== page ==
He used to say: five years [is the age] for [the study of] scripture, ten-for [the study of] Mishnah, thirteen-for [becoming subject to] commandments, fifteen-for [the study of] Talmud, eighteen- for the [bridal] canopy, twenty — for pursuing, thirty-for [full] strength, forty — for understanding, fifty- for [ability to give] counsel…[Avot 5:21]

One can quibble with the time table of course, though this is one of the two places in Mishnah where the age of a bar mitzvah is mentioned. The rabbis here too, linking our verse to the life of everyone, claim that it is at fifty one is able to counsel others. Retirement is not ending one’s work life; it is entering a new stage. A verse from Psalms reads:
34. Give me understanding, and I shall keep your Torah; I shall guard it with my whole heart. [ps119]

Up through forty everything we do contributes to our understanding of Torah and life. It is at fifty, the retirement age we become a sage. It is then we use our knowledge to preserve the tradition through the three saying of the Great Assembly: judging the law, teaching it to as many we can, and guarding the fences of that tradition.
While the actual age is not important, there is a point in our lives we change from a worker to a sage. The Torah forbid priests who were fifty and older from making sacrifices, but they were there to make sure all the active priests did it right. It was that D’var Torah I gave the day after that Torah discussion, at my Mom’s retirement party. After many years of work, she’s decided to stop doing the 40-hour daily grind. To celebrate that event we had a party of family and close friends. Up until the party I had nothing to say, but on the way to the party I thought about the retirement of the Levite, and gave this short D’var Torah. But then I noted something else. Shlomo’s Drash could not have existed without her. The resources and knowledge in this weekly column came from her efforts. I had the desire and put in a lot of work to learn Hebrew, Aramaic, Tanach, Mishnah and Targum, but finding the ways to fund that education was all her.
She’s beginning a new part of her life now. It is not just sitting around enjoying a leisurely life. It is a lot of taking time to steer grandkids in the ethical and spiritual directions she herself has mastered. Parents are often too busy or too often thought the disciplinarian. Grandma and Grandpa are different, and can do things parents can’t. She’s the one who now tells the stories of the family, to drip them down to the next generation. She’s going to be there to give advice on the many things she is such an expert at to me and the rest of our family.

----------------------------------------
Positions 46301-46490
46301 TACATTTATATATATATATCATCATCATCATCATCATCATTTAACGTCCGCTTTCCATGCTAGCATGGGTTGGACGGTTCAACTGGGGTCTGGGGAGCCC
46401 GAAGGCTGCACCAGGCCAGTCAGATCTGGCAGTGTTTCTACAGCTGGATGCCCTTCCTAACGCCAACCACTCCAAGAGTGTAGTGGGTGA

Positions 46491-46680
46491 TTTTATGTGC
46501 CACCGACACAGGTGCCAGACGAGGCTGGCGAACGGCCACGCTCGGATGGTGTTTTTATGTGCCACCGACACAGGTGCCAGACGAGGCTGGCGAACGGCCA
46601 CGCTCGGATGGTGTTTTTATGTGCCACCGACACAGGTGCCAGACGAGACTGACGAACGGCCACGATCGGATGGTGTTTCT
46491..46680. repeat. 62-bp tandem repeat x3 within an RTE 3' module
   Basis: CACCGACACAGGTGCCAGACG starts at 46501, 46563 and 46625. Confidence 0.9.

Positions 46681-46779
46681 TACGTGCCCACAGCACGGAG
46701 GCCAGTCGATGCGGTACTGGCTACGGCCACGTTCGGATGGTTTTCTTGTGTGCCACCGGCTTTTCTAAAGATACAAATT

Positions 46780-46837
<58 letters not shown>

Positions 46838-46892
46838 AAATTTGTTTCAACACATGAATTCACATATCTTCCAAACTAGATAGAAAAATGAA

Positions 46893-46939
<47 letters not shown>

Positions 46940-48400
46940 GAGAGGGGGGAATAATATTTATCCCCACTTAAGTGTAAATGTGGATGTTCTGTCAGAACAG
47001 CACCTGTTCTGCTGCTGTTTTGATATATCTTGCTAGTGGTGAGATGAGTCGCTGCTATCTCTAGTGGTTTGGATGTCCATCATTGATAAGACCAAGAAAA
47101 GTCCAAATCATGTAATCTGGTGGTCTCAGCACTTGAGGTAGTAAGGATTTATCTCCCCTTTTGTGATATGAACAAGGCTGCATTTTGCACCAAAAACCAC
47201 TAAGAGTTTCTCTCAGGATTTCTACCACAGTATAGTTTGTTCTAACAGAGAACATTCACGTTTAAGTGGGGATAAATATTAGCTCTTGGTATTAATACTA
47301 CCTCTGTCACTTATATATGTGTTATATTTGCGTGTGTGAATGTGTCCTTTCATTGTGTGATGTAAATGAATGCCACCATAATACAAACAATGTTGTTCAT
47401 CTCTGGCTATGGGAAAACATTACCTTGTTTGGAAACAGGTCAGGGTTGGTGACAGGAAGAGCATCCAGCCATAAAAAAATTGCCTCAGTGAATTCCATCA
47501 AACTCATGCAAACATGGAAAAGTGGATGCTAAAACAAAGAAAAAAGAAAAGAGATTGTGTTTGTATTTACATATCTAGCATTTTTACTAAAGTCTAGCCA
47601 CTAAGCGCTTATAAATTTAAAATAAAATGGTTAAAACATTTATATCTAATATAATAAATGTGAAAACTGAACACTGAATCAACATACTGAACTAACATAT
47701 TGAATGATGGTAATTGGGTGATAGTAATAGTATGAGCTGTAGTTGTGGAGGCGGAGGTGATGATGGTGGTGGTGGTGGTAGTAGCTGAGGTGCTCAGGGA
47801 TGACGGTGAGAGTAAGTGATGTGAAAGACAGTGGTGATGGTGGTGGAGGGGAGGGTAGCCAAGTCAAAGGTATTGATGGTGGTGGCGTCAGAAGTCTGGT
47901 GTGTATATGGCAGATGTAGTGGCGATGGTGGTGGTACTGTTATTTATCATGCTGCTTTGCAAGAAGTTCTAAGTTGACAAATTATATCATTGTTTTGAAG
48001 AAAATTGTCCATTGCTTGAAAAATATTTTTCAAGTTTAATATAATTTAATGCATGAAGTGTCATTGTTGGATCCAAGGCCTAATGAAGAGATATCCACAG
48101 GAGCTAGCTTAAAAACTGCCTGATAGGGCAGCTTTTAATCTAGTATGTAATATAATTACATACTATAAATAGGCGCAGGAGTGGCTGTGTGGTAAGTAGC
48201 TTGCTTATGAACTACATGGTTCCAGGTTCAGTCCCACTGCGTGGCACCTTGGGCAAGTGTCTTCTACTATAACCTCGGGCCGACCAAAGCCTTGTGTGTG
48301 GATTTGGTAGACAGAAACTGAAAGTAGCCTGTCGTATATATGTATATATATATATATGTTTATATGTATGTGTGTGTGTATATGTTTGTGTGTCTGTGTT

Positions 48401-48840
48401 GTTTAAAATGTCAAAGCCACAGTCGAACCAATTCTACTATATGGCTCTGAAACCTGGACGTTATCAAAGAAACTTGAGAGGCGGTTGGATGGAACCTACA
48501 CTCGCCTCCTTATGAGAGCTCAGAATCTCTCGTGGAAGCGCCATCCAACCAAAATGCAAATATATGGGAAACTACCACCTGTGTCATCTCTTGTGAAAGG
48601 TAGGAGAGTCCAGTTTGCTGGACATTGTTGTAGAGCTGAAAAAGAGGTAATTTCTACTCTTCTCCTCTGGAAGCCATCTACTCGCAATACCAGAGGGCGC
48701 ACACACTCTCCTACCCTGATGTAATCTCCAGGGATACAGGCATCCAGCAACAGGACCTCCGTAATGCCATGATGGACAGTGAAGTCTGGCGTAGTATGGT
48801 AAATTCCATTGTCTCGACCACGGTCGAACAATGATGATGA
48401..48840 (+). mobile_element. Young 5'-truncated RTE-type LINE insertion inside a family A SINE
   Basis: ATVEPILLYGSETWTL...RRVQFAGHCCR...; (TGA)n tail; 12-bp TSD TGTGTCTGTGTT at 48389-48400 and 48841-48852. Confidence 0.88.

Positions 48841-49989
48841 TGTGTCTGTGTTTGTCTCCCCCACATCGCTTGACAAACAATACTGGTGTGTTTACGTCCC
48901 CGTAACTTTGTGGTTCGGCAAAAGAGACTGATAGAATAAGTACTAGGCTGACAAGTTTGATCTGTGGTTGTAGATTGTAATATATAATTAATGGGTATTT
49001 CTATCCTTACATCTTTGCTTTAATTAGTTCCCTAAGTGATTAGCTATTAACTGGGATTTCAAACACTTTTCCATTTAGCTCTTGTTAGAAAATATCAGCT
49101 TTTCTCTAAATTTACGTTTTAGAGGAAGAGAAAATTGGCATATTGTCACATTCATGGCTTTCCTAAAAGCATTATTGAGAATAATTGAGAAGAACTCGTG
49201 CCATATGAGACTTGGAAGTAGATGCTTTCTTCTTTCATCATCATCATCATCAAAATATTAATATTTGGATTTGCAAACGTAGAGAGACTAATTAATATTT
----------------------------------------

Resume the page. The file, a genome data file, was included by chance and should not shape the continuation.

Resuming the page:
In my forties, I’m still struggling to gain understanding, I’m far from the stage she is now. She and I will share travel together and I will cherish every moment of her wisdom and understanding during those trips. There’s so much left for me to learn.
So I dedicate this Drash to My mom. Thanks Mom for everything and for everything yet to come.

Friday, June 05, 2009

Naso 5769: Alien thoughts

One of the odd things about the scheduling strangeness in the triennial cycle I wrote of last week is a first for Shlomo’s Drash. For the next couple of weeks, the Torah Reading at my synagogue occurs before I write the Drash for that portion. Thus there are Torah discussion days before I sit down to the keyboard, and so others have given me a lot of ideas. Yet where I take it is of course my own invention.
Last week the discussion was based on a rather small passage in Torah:
1. And the Lord spoke to Moses, saying 2. Command the people of Israel, that they take out of the camp every leper, and every one who has a bodily discharge, and whoever is defiled by the dead 3. Both male and female shall you take out, outside the camp shall you take them; that they defile not their camps, in the midst of which I dwell. 4. And the people of Israel did so, and took them out outside the camp; as the Lord spoke to Moses, so did the people of Israel.

In my public health role, I understand the literal text. Set up a quarantine of those temporarily affected by something that makes them impure. Those with the skin disease Tzaarat, those who have a sexually transmitted disease, and those who have been handling corpses do run a high risk of transmission of disease to others. All of these are spelled out in detail in the book of Leviticus between Chapter 12 to 15.
The question most people in the discussion were answering was: what kind of God would shun from his presence those in most need of help of some kind? But to ask that question begs another I have mentioned before: what kind of God promises 600,000 men of military age that they will live in a land of milk and honey then proceeds to take the entire book of Numbers killing off all of them, including their leader Moses, so that only two of their number enter? Something else must be going on here.